Treatment with sofosbuvir plus daclatasvir with or without ribavirin in patients with genotype 2 chronic hepatitis C virus (HCV) infection was associated with lower rates of sustained virologic response in the real-life setting, according to the results of a study published in the Journal of Viral Hepatitis.

In clinical trials of patients infected with genotype 2 HCV, treatment with sofosbuvir plus daclatasvir with or without ribavirin has demonstrated high efficacy and an acceptable safety profile. However, to address a lack of real-world data on this treatment regimen, investigators assessed information from patients in an ongoing national, multicenter, prospective, observational study (HEPATHER, Clinicaltrials.gov Identifier: NCT01953458).

Patients in the cohort who initiated treatment with sofosbuvir (400 mg/d) plus daclatasvir with or without ribavirin (1-1.2 g/d) were included and divided into 2 treatment groups based on treatment duration of 12 weeks and 24 weeks.

Sustained virologic response following 12 and 24 weeks of treatment was achieved in 88% and 91% of patients, respectively, with sofosbuvir plus daclatasvir with or without ribavirin. Common adverse events included asthenia (29%), fatigue (20%), and headache (15%), and the addition of ribavirin was associated with a higher rate of adverse events and treatment discontinuation.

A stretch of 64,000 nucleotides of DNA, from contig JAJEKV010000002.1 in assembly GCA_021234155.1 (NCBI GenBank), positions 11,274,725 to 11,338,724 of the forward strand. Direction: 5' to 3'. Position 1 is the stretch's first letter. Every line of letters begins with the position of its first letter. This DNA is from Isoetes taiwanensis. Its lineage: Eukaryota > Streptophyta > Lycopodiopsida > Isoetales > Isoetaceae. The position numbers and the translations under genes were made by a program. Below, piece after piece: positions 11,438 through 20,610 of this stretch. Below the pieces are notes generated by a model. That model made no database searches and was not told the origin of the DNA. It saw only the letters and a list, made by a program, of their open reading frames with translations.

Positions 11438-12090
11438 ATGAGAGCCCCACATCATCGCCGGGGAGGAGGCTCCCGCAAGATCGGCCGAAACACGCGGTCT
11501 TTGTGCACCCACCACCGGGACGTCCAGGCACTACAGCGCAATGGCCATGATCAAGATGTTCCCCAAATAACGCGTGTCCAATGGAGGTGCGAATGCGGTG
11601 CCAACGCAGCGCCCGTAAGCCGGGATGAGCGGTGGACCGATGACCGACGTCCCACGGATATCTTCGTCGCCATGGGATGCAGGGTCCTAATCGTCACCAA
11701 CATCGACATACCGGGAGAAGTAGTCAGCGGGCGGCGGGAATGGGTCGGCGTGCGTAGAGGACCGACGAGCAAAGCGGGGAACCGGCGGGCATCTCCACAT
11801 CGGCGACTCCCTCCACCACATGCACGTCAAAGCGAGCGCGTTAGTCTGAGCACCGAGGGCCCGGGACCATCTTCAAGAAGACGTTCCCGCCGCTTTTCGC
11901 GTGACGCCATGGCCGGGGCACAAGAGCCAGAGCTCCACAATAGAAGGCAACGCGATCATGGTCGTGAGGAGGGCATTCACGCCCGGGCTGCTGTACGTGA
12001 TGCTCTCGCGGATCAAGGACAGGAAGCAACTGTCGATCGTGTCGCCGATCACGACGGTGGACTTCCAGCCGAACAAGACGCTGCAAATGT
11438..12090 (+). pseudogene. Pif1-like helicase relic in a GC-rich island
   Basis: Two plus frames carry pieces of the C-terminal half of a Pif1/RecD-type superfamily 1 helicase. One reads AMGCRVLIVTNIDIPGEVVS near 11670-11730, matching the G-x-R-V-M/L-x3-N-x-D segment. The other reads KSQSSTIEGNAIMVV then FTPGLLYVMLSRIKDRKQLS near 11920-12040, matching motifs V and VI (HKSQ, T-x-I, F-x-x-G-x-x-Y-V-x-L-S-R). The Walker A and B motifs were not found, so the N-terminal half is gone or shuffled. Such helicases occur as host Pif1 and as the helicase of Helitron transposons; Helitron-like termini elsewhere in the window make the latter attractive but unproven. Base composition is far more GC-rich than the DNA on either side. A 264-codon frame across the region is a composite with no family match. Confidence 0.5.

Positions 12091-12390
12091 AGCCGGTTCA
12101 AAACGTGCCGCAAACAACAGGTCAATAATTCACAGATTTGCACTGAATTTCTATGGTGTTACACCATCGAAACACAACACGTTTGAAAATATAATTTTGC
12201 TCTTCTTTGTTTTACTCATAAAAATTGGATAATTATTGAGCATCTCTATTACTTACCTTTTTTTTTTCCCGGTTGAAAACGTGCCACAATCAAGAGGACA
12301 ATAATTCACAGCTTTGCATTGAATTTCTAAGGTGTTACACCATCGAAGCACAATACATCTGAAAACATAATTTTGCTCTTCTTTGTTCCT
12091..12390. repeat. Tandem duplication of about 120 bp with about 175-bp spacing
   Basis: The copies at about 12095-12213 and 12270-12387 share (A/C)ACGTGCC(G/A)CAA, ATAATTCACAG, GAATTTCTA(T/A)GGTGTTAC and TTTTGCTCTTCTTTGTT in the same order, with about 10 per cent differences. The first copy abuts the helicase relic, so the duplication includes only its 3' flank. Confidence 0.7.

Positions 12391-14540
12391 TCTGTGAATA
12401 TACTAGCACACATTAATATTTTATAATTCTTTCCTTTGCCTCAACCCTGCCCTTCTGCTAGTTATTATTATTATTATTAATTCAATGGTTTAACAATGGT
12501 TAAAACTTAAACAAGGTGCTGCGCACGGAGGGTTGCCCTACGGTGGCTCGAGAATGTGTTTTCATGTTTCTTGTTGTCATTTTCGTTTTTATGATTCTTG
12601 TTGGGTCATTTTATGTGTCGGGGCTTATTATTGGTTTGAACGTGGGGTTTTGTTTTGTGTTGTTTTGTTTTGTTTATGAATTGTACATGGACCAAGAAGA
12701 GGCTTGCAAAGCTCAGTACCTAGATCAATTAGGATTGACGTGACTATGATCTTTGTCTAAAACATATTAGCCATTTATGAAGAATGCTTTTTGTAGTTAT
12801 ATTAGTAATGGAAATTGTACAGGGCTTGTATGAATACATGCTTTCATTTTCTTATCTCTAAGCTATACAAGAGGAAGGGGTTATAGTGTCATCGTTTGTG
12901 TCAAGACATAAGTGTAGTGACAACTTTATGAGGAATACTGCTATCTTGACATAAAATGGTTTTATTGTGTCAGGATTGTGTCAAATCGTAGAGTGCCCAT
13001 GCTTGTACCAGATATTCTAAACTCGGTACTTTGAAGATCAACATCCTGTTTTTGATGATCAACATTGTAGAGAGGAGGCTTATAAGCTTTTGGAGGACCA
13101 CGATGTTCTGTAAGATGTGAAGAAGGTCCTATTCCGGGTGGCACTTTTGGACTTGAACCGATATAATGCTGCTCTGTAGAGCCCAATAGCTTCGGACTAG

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The investigators noted that small sample sizes, the uneven distribution of patients who were treatment naive, and the number of patients who had cirrhosis likely limit the ability to draw conclusions regarding the impact of treatment and duration on virologic response. However, study strengths include the fact that reported response rates in the study were similar to those seen in the clinic. Also, the patient distribution was representative of the real-life setting, improving the robustness and consistency of the study results.

According to the investigators, this is the first study showing the safety and efficacy of sofosbuvir plus daclatasvir with or without ribavirin for the treatment of patients with genotype 2 HCV in a real-world setting. They concluded that “this combination is suboptimal and shows that the addition of DCV demonstrates no significant difference to SVR rates.” However, they also acknowledge that this is a first-line, inexpensive generic combination that is frequently used in low-income countries.

Reference

Lédinghen V, Lusivika-Nzinga C, Bronowicki JP, et al; on behalf of The AFEF/ANRS Study Group. Sofosbuvir-daclatasvir is suboptimal in patients with genotype 2 chronic hepatitis C infection: real-life experience from the HEPATHER ANRS CO22 cohort [published online May 21, 2020]. J Viral Hepat. doi:10.1111/jvh.13321